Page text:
This is an appeal to the MAC made within 60 days of the receipt of the ALJ decision. There is no AIC threshold. Except for unrepresented beneficiaries, a request for a MAC review must include the specific reasons why the appellant (providers, suppliers, CMS, State Medicaid agencies, and Representatives) disagrees with the ALJ decision or dismissal.
The MAC must issue its decision within 90 days of receipt of the request. Similar to current rules governing ALJ hearings, MAC rules are those used by the SSA’s Appeal Council to review disability cases found at 20 C.F.R. Part 404. BIPA incorporates these procedures into Medicare regulations. The MAC reviews an ALJ decision or dismissal de novo, which means the MAC will examine all of the issues before the ALJ, not just those issues appealed. CMS warns that because the review is de novo, the MAC’s decision may differ from the ALJ’s decision.
The MAC can adopt, modify or reverse the ALJ’s decision. The MAC can remand the case to the ALJ for further development. The MAC can also review an ALJ decision or dismissal on its own motion. If CMS or its Contractors participated as a party to the hearing, and refer the ALJ decision or dismissal to the MAC for own motion review, the MAC can accept the case if there is an error of law, abuse of discretion, the decision is not consistent with the evidence, or there is a broad policy or procedural issue that may affect the public.
If CMS or its Contractor are not a party to the hearing, the MAC may accept the CMS referral if there is error of law or a broad policy issue exists. Under these circumstances, the MAC’s review of the ALJ decision is limited to the issues raised by CMS or its Contractor in making the referral, and not all issues presented at the hearing. When CMS or its Contractors make a referral to the MAC, all parties at the ALJ hearing are entitled to notice and an opportunity to comment.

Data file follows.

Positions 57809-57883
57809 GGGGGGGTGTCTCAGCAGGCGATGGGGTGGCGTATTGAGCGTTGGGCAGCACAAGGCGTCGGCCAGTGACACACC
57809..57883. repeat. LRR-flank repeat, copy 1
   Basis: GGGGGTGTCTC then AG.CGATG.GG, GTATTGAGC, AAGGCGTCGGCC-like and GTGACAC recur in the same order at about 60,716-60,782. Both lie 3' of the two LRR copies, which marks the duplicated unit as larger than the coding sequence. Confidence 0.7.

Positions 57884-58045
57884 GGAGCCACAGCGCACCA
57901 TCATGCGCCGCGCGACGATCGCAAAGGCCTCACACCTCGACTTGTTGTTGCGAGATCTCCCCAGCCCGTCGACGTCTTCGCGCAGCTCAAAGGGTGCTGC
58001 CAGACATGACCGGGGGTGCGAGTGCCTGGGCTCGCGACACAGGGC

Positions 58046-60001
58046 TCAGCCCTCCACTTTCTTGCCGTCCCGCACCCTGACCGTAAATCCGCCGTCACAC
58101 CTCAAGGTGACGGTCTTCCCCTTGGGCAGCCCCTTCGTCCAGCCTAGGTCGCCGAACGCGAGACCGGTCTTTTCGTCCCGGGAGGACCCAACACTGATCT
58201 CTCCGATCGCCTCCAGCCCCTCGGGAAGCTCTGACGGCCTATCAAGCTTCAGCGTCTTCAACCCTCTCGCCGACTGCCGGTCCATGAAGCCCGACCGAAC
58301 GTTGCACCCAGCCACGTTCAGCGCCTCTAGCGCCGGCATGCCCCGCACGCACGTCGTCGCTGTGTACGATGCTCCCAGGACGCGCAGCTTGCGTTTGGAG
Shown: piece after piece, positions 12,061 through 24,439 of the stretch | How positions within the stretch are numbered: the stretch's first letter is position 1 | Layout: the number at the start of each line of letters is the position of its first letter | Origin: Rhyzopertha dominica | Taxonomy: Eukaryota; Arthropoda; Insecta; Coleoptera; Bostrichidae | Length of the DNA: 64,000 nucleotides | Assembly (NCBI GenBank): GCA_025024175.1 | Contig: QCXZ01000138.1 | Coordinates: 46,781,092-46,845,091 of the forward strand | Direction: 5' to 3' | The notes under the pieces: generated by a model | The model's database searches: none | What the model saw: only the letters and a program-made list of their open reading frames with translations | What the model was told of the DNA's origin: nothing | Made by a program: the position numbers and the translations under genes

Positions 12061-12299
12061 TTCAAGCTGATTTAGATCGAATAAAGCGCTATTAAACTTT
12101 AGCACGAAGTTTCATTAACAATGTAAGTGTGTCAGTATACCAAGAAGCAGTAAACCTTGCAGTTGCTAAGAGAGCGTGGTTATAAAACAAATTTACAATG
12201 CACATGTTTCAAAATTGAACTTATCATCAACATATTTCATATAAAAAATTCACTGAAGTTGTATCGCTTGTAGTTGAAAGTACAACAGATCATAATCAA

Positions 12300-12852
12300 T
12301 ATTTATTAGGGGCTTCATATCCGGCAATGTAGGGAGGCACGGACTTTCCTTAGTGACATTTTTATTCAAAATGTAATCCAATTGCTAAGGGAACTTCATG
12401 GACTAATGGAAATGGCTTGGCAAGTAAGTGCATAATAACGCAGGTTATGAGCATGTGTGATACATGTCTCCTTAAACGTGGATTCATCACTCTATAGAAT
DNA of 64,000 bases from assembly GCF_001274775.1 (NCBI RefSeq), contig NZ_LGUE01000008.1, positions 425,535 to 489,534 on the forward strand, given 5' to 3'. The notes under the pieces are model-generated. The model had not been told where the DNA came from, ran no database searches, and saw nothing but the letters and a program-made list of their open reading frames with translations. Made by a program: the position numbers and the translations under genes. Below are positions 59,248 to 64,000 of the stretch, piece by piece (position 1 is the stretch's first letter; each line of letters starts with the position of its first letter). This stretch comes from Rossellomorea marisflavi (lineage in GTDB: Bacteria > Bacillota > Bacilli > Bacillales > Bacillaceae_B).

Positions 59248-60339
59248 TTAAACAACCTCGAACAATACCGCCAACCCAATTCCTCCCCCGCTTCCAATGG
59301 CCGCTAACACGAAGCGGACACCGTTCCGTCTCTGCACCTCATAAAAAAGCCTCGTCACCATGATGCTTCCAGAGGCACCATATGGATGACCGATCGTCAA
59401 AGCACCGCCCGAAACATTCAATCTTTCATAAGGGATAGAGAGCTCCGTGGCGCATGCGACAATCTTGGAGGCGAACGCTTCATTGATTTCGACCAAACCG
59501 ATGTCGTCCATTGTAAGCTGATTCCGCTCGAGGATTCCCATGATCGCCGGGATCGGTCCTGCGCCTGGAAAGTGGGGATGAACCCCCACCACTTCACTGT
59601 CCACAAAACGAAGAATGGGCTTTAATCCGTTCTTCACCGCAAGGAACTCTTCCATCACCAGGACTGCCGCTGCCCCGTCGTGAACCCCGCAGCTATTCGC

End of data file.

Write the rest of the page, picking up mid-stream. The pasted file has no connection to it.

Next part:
The MAC will consider all documents, evidence and transcript of oral testimony before the ALJ. If a party wants a copy, they must pay a fee. The MAC will not consider new evidence, unless the ALJ decision raises a new issue and the parties did not have an opportunity to present evidence on that issue. The MAC may remand the case to the ALJ to consider such evidence. Any party to the appeal and CMS and its Contractors may submit a brief to the MAC. The MAC will grant oral argument only if there is an important question of law, policy or fact that cannot be resolved on the written record.
Judicial Review Step Five
This is an appeal to Federal District Court where the beneficiary resides or the provider has its principal place of business. The complaint must be filed within 60 days of receipt of the MAC decision. There must be at least $1,260 in denied claims. This amount is indexed and changes each year. There is no time limit on the issuance of a decision. The standard of review is substantial evidence. The Court reviews the administrative record below. The findings of the Secretary of HHS are conclusive if supported by substantial evidence. No new evidence can be presented at this level.
Escalation allows an appellant to advance to the next level of appeal if an adjudicator fails to issue its decision within the time limits, i.e., to an ALJ if the QIC fails to issue a reconsideration within 30 to 44 days; to the MAC if an ALJ fails to issue a decision within 90 days; and to Federal District Court if the MAC fails to issue a decision within 90 days. The appellant must request the escalation in writing, or the appeal remains at the current level until a decision is reached irrespective of how long it takes.
If a QIC, ALJ or a MAC receives an escalation request, it will have 5 days to issue a decision before sending the appeal to the next level. There are some disadvantages to requesting an escalation. An appeal escalated from the QIC to ALJ level is not reviewed by QIC health care professionals, and the ALJ does not have that QIC analysis when conducting its review. In an appeal escalated from ALJ to MAC, the appellant loses the right to a hearing because MAC’s reviews are based on the written record below.